Audience Engagement Techniques

refer to Myers, chap 6: "Audience: A checklist in engaging readers."

Start a new page on your own wikiname page: AudienceEngagementTechniques - followed by your initials.

Use the two texts below, and make notes analyzing each text using the headings that Myers uses in chap 6. Don't expect to find occurrences of every one of these elements. Refer to Myers chap 6 for details.


Techniques for engaging audience address footing: the ways in the text or blog post that audiences are created.

Footing allows us to describe a complex and subtle interaction of production and participation - one more attuned to what can happen in blogs - with reference to all readers, a specific set, just one person, and with respect to an apparently intended audience, an implied audience, and a real audience.

As you work with the techniques, watch for how the footing shifts or is being manipulated by the use of techniques.

The Techniques

These first four techniques are the easiest to spot.

Occurrences of this next technique are visible in the text as dramatizing one half or a complete interaction:

Flouts of implicature are a little more difficult to spot, but you've had some experience in looking at flouts in an earlier project:

Using politeness as a technique seems pretty common. The signal of engaging an audience is often in the modal: moderating or easing an otherwise sharp statement:

This last set of techniques can appear in register (the kind of language used), underlying and unstated expectations. But there will be other ways of drawing on shared expectations that that Meyers doesn't mention. Images, maybe. Music, maybe. Others?

Spotting and collecting the occurrences of various techniques is the first move. But don't jump to conclusions about what the use of the technique means. Collect more. As you discover patterns of techniques in the blog, you can start to consider specifically how the technique is being used in the context of the specific blog and specific post. Modify your considerations as you see patterns developing.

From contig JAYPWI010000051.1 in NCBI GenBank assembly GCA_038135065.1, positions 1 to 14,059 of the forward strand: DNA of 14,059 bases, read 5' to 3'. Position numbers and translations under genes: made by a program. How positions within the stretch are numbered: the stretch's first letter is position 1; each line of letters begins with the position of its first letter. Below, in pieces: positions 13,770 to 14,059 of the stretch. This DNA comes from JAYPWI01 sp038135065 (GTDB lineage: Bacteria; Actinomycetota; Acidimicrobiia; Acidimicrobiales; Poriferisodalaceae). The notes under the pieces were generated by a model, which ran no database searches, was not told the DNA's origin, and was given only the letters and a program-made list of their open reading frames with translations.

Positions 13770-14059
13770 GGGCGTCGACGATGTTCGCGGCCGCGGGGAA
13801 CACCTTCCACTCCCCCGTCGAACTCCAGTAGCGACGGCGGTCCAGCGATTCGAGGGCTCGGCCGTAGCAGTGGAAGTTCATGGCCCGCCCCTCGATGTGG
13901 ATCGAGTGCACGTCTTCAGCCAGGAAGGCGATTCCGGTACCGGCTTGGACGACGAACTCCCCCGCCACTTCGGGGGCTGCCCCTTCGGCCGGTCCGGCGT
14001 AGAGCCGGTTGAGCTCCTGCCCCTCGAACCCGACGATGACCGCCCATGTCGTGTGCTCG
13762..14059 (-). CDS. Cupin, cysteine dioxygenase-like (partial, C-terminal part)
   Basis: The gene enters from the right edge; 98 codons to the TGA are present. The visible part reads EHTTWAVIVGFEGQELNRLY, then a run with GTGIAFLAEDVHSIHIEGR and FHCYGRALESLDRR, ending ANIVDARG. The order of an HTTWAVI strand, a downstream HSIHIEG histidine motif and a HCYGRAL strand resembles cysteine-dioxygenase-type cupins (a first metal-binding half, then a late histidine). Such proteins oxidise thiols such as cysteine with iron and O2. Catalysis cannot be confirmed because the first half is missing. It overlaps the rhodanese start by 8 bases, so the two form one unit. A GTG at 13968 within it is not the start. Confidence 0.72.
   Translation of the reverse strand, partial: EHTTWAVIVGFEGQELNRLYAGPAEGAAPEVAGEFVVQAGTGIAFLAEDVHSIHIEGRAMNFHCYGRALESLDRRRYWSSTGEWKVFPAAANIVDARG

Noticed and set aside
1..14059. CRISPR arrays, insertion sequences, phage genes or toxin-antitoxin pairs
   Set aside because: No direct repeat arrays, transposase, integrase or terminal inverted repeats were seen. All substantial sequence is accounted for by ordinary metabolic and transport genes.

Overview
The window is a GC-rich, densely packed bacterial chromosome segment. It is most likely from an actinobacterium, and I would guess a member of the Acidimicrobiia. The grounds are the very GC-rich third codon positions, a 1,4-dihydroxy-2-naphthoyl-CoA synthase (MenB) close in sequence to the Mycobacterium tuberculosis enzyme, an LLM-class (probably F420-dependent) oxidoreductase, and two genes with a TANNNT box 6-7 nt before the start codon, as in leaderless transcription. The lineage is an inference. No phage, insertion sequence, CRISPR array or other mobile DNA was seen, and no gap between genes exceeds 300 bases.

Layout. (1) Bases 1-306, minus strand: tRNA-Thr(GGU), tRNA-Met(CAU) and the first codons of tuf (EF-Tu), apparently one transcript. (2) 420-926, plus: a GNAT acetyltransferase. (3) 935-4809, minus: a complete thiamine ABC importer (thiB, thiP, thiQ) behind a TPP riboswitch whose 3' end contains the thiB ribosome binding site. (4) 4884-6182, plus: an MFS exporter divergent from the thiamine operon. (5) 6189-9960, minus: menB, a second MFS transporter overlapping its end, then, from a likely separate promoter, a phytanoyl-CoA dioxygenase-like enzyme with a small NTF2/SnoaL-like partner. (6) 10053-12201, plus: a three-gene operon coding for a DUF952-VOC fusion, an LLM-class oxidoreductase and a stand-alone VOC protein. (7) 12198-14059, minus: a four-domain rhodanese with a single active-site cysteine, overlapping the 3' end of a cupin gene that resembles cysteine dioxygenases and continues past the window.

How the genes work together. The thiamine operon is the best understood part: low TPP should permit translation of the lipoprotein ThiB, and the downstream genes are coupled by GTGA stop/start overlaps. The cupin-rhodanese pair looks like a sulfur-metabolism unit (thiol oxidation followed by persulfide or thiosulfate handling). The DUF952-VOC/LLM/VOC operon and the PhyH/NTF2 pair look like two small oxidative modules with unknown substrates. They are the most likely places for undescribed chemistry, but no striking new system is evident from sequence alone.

The Blogs


Start by reading over the entries and looking over the blog to get a sense the text and context. No need to closely describe this time, but a few notes will help you orient yourself to the blog.

You're reading for technique. To get in close, I'd suggest that you copy and paste selections from the blogs into your own page, then annotate, edit, rearrange, cut, and mark things up to organize and highlight examples, add commentary, and reveal patterns of devices. You're aiming for an analysis, so take the balcony stance, be neutral, fair, and complete; work methodically (make multiple passes), and use the terminology from Myers.

Take note of hiccups

Note places where it's difficult to pin down what's happening with respect to audience: where you're not quite sure what's happening and Myers's fails to explain. Those are places that we need to look at more closely.

What you're watching for

After you have done notes, comment on these in a brief summary based on those notes. (Patterns!)

Keep Myers, chap 6 in front of you as you work.

Next: Interpretation.


Techniques for Engaging an Audience, from Myers
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